In lieu of an abstract, here is a brief excerpt of the content:

430Philosophy and Literature poetry of the dialogues—or to their narrative and thematic weight (chapters 38-^41 are die theophany, chapters 2—37 form the dialogues). More crucially, WUcox contends diat the fundamental Hebraic idea ofcovenant is unimportant in the Book ofJob. His reading of the theophany makes die notion absurd. ButJob is not merely bitter (a psychological state WUcox condemns as counter to die Nietzschean ideal oflife-affirming acceptance), he is outraged. Like Abraham above Sodom and Gomorrah (Gen.l9:23-33) and Moses on Mt. Sinai (Ex.32:7-14),Job calls God to account fora violation ofHis side ofthe covenant; whedier Job and his friends are Hebrews is moot, for Job's inclusion in the Hebrew canon makes die covenant ideal implicit. God's reply is perhaps protesting too much, but His rhetorical mysteries are nonetiieless a reply—and Job's integrity is reaffirmed by die divine restoration of his famUy and wealth. WUcox's reading of the theophany as a return to natural religion denies the very elements that make this poem a compeUing drama, for it slights the human, aU-too-human concern forjustice, the compassion for suffering, and die ethical outrage that rank the Book ofJob among literature's most compeUing tributes to the persistence and questioning of the moral spirit. University of WashingtonMichael Yogev What Is Neostrticturalism?, by Manfred Frank; translated by Sabine WUke and Richard T. Gray; xvi & 482 pp. Minneapolis : University ofMinnesota Press, 1989, $45.00 cloth, $19.95 paper. Manfred Frank has written on ScheUing, Schleiermacher, and recent issues in hermeneutics including the Gadamer-Derrida and Habermas-Lyotard "debates ." His What Is Neostructuralism? draws heavUy on his earlier work, especiaUy Das Problem 'Zeit' in der deutschen Romantik (1972), which de-simplified theories of die subject in die Romantic tradition. In other words, the effects of a constitutive exteriority or "realm of the ungrounded" in die subject narrated by a Fichte or ScheUing predude, for Manfred Frank, any reflexive dosure. The Ulusion of a "present" subject only helps critics who need to uphold a conflict between French critiques of die subject and hermeneutics. More specificaUy for Frank: "Neostructuralism does not seem to be aware of the theory of die prereflective cogito, so diat die phenomenon of subjectivity shrinks to the entirely different phenomenon ofself-cognition" (p. 198). It remains to be seen whedier Frank's reading of protodeconstructive strains in ScheUing can sustain Reviews43 1 its daims in light ofDerrida's recent (and not unpredictable) criticism of ScheUing 's "supplementary logic of theocentrism." Frank's twenty-seven lectures on such figures as Saussure, Foucault, Lacan, Derrida, Deleuze, and Lyotard, broadlyconcerned widi die problems ofhistory, language, and subjectivity, are guided by a pedagogical rhetoric. This rhetoric gives die German tradition credit for many of die advances daimed by French neostructuralism, and yet argues for a certain intensified subjectivity as a crucial component ofthe critical enterprise. Sometimes Frank's redistribution ofcredit (debt?) is worthwhUe, e.g., when he links Herder's critique of Kant's ignorance of a Unguistic a priori with Derrida's reading of Husserl. Frank is predictable when he says die characters created by Tieck and Hoffmann are precursors of Deleuze's "schizo" type. Such aUusions make his German audience feel at home in strange seas of diought. But the hegemonic impulse, which Frank himself exposes in simplified readings of the subject, needs to be checked in his own attempt to make sense ofFrench theory in terms ofGerman authorship. The danger here is not a hidden nationalism so much as the return of the Same for the sake of making sense of something for one's students. Frank would disagree with me over what I take to be his overly harsh and puritanical rebuke of the recent work of Deleuze and Guattari; but surely his own critical assumptions would not be undermined if, in introducing his students to "schizoanalysis ," Frank invoked the writings not only of Tieck and Hoffmann but of F. Scott Fitzgerald and Malcolm Lowry, as Deleuze did in Logique du sens and later in Anti-Oedipus and A Thousand Plateaux. It is to Frank's credit, however, that he turns to works such as Logique du sens to...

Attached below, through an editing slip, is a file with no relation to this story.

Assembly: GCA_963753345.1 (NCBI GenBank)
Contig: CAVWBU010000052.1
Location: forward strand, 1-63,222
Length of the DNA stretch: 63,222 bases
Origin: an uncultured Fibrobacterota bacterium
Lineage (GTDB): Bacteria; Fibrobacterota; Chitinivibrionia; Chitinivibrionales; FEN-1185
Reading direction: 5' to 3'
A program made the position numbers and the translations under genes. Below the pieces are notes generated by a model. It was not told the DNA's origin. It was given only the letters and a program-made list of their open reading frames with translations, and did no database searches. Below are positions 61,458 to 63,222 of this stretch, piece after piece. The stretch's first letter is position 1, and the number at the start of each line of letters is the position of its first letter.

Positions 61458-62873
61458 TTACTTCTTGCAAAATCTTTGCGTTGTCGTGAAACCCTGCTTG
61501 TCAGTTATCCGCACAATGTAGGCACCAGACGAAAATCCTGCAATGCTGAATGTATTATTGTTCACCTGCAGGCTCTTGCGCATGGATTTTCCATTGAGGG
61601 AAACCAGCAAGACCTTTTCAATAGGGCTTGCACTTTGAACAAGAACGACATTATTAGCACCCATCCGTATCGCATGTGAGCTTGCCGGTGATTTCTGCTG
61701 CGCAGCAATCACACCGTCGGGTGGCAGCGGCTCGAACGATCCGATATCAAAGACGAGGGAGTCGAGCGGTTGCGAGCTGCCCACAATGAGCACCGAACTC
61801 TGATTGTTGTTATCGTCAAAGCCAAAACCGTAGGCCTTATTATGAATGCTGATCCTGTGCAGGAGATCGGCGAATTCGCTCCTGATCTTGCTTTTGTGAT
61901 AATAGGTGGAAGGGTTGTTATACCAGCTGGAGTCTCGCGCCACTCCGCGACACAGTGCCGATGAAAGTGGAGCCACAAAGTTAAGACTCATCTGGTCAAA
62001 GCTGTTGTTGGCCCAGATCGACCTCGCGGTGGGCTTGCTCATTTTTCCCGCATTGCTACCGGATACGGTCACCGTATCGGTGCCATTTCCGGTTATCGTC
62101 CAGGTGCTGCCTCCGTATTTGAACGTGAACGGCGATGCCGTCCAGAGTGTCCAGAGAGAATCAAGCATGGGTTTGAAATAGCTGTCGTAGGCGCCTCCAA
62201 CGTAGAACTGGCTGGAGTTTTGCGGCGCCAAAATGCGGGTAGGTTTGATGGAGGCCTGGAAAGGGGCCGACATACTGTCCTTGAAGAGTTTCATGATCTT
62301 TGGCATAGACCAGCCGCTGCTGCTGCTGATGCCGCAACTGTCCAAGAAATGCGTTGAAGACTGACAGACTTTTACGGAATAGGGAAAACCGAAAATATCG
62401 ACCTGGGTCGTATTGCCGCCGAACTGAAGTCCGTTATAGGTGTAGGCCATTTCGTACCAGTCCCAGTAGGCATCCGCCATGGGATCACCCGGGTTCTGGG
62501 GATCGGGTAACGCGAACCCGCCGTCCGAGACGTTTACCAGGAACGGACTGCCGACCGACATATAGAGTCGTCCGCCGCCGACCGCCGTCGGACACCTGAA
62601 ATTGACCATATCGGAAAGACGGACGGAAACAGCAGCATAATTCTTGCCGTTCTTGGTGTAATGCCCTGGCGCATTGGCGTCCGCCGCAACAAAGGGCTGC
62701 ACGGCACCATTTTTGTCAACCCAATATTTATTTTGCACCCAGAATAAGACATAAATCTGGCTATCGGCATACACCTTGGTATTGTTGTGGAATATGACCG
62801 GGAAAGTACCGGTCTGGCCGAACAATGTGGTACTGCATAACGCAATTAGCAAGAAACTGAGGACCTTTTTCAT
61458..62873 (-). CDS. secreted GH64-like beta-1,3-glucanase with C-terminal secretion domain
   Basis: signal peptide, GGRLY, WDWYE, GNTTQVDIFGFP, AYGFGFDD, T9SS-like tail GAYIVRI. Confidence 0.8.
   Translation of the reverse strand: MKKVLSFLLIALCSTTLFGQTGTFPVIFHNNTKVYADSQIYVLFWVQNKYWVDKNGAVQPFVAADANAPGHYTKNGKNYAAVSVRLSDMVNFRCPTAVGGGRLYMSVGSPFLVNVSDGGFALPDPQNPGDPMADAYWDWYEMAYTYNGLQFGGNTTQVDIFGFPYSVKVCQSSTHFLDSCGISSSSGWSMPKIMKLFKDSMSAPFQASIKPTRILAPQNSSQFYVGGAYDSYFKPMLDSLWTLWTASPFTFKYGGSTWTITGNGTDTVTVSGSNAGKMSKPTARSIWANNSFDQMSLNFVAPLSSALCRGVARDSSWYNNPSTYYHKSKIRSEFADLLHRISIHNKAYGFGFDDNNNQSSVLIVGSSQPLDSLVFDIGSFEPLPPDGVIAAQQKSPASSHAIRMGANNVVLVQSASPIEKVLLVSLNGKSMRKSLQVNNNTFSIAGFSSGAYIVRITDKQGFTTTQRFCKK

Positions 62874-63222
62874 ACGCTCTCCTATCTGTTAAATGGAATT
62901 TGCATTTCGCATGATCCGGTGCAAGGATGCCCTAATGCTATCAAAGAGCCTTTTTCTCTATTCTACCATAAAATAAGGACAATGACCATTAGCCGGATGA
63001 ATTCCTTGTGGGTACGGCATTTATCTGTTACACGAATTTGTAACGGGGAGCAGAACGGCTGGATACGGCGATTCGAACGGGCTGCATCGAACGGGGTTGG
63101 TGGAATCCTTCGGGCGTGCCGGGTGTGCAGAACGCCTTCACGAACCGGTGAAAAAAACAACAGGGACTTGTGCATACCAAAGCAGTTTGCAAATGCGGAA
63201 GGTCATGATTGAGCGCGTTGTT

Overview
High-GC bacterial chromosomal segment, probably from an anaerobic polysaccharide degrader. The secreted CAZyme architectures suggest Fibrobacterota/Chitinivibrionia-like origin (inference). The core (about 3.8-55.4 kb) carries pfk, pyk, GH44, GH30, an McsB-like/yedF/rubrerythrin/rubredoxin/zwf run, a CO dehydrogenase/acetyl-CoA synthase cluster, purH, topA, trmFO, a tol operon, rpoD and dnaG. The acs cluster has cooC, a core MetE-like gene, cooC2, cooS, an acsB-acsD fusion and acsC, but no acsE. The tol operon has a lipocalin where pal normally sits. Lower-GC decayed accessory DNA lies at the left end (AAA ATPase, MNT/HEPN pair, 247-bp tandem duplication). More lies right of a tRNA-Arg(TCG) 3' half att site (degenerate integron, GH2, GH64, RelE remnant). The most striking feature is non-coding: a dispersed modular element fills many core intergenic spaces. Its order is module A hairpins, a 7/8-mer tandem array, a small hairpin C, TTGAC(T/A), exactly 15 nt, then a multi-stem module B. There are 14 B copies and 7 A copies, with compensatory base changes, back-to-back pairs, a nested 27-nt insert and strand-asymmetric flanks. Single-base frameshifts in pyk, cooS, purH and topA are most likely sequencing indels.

Additional Information

Print ISSN
pp. 430-432
Launched on MUSE
Open Access
Back To Top

This website uses cookies to ensure you get the best experience on our website. Without cookies your experience may not be seamless.